And the whole thing looked very Diego-Rivera-woodcut-like.
        And I was I-think-seven.

        Scary.

        I'm going to try to sleep now HAH HAH HAH HAH.
  • Mercedes Lackey uses something like this in her latest Eric Banyon book, Mad Maudlin. Thanks for tracking it down. It's fascinating stuff.
  • Life is weird. About...maybe two years ago? SOmething like that. I was at work and stumbled on that, or someone forwarded it to me. I don't remember.

    Anyways, I was blown away. I kept thinking, "there's a lot of cool stories in there." I babbled about it to Darren at Gothic.net - he thought it was cool and sent the URL to Poppy Z. Brite, who sent it off to Clive Barker who immediately optioned it for a movie.

    At the time I thought, "I should have kept the damn thing to myself". But now I see that it's a pervasive enough story that it would have gotten to them anyways.
    • i couldn't remember who found it first. i remember my head whirling for a day or so with examples of maternal infanticides and stories about the power of childish belief.
  • Actually, for the record, that article's been floating around the internet since around 1997, when it was written. Clive Barker and Lynda Edwards were working to make a movie based off of this story - last I heard, the script revolved around a man working at a homeless shelter hearing these stories and eventually going into the Everglades to fight Bloody Mary herself, but the movie was bogged down at Miramax in development hell and funding was an issue (back in 2001).

    Also, hey, Bloody Mary myths go back to the 15th Century; the first La Llorona myth involves her appearing to the Aztec to warn them about Cortez (in a round-about way). You can find out more about her at http://www.lallorona.com/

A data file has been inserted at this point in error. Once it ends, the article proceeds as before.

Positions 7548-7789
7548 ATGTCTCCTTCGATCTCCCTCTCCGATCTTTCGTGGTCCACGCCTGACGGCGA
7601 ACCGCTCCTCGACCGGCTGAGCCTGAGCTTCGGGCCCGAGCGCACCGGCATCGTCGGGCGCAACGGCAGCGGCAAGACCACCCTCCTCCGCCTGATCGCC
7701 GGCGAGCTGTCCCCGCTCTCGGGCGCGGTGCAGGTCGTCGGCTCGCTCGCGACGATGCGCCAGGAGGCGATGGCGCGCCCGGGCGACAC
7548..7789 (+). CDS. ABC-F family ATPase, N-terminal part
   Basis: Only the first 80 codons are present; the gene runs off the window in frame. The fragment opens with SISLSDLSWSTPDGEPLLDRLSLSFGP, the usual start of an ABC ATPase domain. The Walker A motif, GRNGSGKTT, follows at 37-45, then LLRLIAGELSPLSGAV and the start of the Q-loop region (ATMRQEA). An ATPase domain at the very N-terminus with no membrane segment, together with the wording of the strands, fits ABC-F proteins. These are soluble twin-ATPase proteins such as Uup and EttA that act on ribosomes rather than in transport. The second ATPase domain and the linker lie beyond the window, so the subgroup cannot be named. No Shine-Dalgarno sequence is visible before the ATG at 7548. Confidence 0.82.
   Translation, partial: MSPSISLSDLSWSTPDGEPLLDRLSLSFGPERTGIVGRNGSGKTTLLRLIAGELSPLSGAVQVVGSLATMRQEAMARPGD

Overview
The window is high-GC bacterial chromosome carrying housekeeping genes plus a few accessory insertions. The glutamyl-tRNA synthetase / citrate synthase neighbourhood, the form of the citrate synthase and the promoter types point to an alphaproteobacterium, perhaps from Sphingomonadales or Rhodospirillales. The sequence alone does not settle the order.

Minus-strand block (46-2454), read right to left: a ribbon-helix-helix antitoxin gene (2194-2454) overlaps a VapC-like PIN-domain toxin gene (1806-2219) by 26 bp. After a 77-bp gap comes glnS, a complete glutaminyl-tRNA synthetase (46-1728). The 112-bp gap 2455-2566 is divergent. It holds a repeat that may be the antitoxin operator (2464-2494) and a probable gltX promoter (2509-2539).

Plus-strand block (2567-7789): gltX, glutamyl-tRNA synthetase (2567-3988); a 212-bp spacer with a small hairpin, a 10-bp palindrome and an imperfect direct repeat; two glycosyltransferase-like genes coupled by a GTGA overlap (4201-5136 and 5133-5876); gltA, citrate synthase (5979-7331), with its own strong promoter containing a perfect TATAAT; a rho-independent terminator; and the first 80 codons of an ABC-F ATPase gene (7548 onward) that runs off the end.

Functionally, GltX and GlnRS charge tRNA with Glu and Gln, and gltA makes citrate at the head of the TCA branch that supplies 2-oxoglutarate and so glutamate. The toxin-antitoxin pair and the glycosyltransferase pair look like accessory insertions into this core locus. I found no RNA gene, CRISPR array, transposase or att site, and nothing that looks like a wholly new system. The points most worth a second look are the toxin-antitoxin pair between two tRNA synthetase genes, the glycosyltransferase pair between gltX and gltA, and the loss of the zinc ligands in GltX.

(Sorry to be semi-pedantic about this, but I'm actually using this article for one of the plots in the game I'm running, so I did a whole bucket of research on this article, Bloody Mary/La Llorona and the like....
    • Whoops, sorry, didn't notice you mentioned to La Llorona website as well - my bad. I was caught up in my pendant mode, I guess....

      (And hey, the Hernandez Brothers, in Love and Rockets, have a couple of La Llorona stories as well!)
  • This was a neat article. I really enjoyed reading it. It IS facinating how myths just seem to all pop together at once, like it really happened and only a select people knew... makes me wonder what REALLY goes on in this world, hu?
    • Indeed- I often find myself wondering what reaaaaally is going on under the surface. Is it all post-Newtonian down to the core? Or do Newton and his antecedents simply lay their own myth over a layer of other myth?
      Me, I'm agnostic because I think god is something we CANNOT understand: we can only hang masks on it and try to make sense of it by telling ourselves stories about the thing that's wearing the mask. But what wears the mask is far more than the mask. Not exactly in a Robert W. Chambers sort of sense but...
      Wow, now I'm creeping myself out at 9 AM! fabulous.